Folks, there is a problem with popular music these days. And no, I’m not referring to The Jonas Brothers, Katy Perry (“I Kissed a Girl”), American Idol, or whether the Pussycat Dolls are saying “groupies” or “boobies.” No, I’m talking about something far more sinister at hand (in fact, I kinda think American Idol is good for music). I am (as you may have guessed from the title of the piece) referring to Chris Brown’s song “Forever.”
When I first heard the song, I immediately thought of the old Doublemint Gum commercials (“Double your pleasure, double your fun”), but I brushed it aside as mere coincidence. Once I got over that association, I will admit, I kinda liked the song. It’s danceable, it has a nice beat (thanks to Polow da Don, who also produced several other recent hits), it’s sung ably, and, well, it’s catchy. I could say a lot worse about most other popular songs of the modern era.
So what’s the problem? The problem is what I saw today:
It turns out that Wrigley (the makers of Doublemint Gum) paid Chris Brown and Polow da Don to put together the song. Now, people will associate the hit song with their product. To put it another way: the song is an extended version of their commercial.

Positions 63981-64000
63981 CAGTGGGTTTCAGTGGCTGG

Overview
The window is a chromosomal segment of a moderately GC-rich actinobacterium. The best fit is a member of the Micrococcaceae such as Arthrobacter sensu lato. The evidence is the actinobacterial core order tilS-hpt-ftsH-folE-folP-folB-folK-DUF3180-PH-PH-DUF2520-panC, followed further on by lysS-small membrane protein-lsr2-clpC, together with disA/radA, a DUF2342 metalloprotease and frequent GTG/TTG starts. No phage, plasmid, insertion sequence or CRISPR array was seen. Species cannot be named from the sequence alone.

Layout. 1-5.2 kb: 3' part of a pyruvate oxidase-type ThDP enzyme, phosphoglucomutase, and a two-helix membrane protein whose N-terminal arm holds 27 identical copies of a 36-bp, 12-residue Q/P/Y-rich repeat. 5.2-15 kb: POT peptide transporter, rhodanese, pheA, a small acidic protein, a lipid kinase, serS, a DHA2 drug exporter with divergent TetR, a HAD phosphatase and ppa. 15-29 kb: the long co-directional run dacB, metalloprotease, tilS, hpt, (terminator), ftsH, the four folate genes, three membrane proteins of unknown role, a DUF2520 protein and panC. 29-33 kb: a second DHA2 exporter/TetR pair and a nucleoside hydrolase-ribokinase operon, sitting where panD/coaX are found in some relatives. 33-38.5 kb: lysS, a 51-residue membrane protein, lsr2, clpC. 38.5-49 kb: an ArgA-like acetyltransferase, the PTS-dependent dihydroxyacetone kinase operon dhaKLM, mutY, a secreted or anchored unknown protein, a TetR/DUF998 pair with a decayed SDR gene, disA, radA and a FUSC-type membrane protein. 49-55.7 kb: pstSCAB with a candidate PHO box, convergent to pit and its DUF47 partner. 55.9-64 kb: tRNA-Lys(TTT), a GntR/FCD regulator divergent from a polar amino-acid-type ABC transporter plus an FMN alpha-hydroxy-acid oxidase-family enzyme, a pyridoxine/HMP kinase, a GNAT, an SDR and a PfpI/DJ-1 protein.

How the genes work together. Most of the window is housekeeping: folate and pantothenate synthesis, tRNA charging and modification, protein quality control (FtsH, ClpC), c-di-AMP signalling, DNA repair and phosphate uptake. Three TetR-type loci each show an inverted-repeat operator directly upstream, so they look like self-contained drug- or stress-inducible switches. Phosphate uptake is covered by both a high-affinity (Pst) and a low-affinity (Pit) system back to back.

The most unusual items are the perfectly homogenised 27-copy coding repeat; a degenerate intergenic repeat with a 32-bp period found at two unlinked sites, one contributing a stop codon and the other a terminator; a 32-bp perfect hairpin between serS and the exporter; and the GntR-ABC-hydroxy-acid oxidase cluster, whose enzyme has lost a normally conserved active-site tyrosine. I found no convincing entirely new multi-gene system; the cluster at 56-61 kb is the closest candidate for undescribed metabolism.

In their defense, I do realize that commercialism drives American capitalism. There is product placement on a massive scale in TV shows and movies. Furthermore, I also realize that the music industry is looking for new ways to make money, given slumping album sales and rampant file sharing. I’m sure Chris Brown is thinking that maybe song-sponsorship is the answer to this.
It’s not. Crass commercialism is never the answer. Songs should be personal, poetic, and reach out to people. The lyrics should connect to people on some sort of level (at least that’s what they did in the 60s and 70s). Great music does just that. Click on someone’s facebook profile and odds are you’ll read an excerpt from a song; that song had meaning to them. I don’t want songs written about Doritos, Underarmour or Geico. Yes, “Forever” isn’t written about gum, but the fact that Wrigley paid for the song says enough.
But here’s the worst part about it: this sets an awful precedent. Other artists will see the deal that Chris Brown made and make similar deals. Other companies will see the association of a hit song with a product and make similar offers to other artists. Struggling musicians will now be more tempted than ever to shell out their services to corporate stooges instead of making personal songs that connect with people. Hey, if they get paid, who can blame them?
But there is something we can do. We can say enough. We can tell the world that we will not put up with such crass commercialism. If we can send the message to Wrigley that their campaign didn’t work, it will stop other companies from doing so. How do we do that? Stop buying Wrigley products. Boycott Wrigley. It’s the only way to tell the world that we will not put up with this. We can draw a line in the sand in the face of commercialism. It ends now. Boycott Wrigley.